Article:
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                  • #10
                    Originally posted by smitty3268 View Post
                    It's a functional language, like Erlang, Haskell, Standard ML, OCaml, etc.
                    Actually, it's a multi-paradigm language that supports functional, object-oriented and imperative (ugh) programming. It is very similar to Ocaml but has simpler/more readable syntax.

                    What's good about it? Seriously, I'm curious. From the little blurb I read somewhere it sounds like some sort of declarative systems language(!). Is that correct?
                    Technically, it has several qualities that make it really powerful:
                    - static typing with extensive type inference.
                    - built-in support for asynchronous programming.
                    - built-in support for units-of-measure. If you define x(m) as position, t(sec) as time and v(m/sec) as velocity, the compiler will let you assign "x = v*t" but will raise an error if you try to do "x = t". This is all compile-time (no performance penalty).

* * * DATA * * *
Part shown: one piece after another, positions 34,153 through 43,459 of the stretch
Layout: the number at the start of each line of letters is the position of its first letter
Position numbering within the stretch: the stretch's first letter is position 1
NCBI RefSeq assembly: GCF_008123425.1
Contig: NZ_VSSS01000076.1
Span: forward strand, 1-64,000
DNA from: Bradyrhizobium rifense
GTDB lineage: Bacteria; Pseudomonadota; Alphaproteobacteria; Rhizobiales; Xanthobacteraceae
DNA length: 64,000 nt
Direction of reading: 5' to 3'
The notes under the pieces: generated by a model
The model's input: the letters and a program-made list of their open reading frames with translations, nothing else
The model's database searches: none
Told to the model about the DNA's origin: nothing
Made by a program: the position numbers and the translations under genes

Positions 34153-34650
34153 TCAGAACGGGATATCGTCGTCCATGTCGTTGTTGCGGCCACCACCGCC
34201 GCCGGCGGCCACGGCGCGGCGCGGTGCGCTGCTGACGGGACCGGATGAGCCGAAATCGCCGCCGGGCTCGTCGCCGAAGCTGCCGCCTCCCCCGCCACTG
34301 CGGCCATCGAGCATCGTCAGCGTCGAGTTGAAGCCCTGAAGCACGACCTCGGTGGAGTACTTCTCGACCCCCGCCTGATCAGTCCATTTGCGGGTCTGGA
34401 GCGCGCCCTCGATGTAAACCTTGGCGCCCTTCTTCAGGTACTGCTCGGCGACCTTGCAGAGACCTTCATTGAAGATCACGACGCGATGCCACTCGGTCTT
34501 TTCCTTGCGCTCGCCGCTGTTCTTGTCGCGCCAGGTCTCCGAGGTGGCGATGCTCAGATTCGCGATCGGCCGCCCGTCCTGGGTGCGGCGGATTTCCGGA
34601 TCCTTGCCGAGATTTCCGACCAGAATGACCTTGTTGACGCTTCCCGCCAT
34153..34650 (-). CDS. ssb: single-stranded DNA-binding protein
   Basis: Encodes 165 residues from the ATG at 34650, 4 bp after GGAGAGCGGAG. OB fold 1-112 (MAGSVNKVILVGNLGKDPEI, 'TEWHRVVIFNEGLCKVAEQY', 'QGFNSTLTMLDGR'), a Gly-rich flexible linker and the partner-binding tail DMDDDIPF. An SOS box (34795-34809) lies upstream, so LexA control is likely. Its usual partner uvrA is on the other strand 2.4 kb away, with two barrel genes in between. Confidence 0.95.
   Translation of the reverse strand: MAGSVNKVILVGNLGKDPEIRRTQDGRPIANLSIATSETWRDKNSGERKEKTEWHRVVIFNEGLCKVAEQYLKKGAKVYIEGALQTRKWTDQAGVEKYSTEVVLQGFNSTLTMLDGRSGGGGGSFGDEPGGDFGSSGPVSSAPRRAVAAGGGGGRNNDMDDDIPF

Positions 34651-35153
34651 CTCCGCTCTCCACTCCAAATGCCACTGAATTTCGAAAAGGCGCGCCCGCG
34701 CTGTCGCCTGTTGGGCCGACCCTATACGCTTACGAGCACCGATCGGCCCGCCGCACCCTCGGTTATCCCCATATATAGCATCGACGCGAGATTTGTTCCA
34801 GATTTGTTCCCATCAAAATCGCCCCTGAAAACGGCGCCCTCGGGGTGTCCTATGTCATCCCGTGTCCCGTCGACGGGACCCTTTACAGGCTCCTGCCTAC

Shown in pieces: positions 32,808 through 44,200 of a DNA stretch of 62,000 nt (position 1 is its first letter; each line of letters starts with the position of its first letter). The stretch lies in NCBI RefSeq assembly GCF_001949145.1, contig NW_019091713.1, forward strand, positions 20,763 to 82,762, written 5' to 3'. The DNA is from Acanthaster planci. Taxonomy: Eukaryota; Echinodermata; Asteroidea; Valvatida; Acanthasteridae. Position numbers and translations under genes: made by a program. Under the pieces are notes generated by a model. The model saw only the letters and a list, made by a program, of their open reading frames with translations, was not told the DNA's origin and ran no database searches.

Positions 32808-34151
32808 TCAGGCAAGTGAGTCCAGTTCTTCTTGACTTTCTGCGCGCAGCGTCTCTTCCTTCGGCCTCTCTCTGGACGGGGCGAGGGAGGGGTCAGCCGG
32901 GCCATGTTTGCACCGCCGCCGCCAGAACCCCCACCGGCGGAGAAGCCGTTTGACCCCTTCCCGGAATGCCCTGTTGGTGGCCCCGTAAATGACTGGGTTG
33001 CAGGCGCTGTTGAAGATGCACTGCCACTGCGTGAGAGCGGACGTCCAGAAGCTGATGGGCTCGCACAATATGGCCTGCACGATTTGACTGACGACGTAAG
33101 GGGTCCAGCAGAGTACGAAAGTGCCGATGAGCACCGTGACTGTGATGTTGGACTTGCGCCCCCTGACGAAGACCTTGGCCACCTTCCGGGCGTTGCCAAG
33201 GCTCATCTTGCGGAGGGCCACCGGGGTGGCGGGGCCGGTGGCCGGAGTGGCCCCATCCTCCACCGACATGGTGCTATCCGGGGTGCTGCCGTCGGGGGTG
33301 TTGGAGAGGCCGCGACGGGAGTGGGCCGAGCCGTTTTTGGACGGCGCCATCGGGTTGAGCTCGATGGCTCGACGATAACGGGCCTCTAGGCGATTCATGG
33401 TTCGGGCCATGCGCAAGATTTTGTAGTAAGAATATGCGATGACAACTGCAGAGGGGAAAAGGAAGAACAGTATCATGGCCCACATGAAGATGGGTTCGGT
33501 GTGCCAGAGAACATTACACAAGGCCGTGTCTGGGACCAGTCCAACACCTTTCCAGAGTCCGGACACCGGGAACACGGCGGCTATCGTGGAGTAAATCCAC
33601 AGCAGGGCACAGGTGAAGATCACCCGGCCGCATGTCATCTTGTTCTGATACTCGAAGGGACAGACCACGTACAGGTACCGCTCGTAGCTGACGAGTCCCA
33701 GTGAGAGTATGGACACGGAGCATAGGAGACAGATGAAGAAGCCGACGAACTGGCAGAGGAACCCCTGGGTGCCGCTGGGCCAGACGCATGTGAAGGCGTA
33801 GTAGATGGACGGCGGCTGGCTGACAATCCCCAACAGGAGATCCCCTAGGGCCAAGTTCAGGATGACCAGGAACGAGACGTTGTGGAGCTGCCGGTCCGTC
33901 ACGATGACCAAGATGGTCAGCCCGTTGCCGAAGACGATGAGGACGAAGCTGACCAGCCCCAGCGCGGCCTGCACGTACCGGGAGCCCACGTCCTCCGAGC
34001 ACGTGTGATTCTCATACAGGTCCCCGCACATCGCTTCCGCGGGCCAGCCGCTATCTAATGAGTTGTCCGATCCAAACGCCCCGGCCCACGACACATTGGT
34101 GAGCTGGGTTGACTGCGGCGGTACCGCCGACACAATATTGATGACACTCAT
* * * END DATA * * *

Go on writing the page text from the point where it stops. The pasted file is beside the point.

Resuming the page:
- it can consume any Mono/.Net and Java(IKVM) library.
                    - it has first-class IDE and debugging support (MonoDevelop/Visual Studio).

                    Historically, functional languages have historically lived in their own, fragmented little worlds. This may be the first that actually stands a chance to become mainstream, which is quite exciting in itself. (I've actually seen job postings for F#, which I've never seen for Haskell, Lisp or *ML).

                    Finally, this is an open-source project implemented by Microsoft and shipped in Visual Studio. Note that Apache 2.0, section 3, grants an irrevocable patent license - could it be that the behemoth is slowly turning around?

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                    • #11
                      From the MSDN article:
                      ... in particular we understand the role that open source versions of languages can play in education and research circles, and as a result can give extra reach to a Microsoft-sponsored language technology.
                      Translation: We want to be hip like Google Go and other open source languages that call us square.

                      Comment


                      • #12
                        Originally posted by Jimmy View Post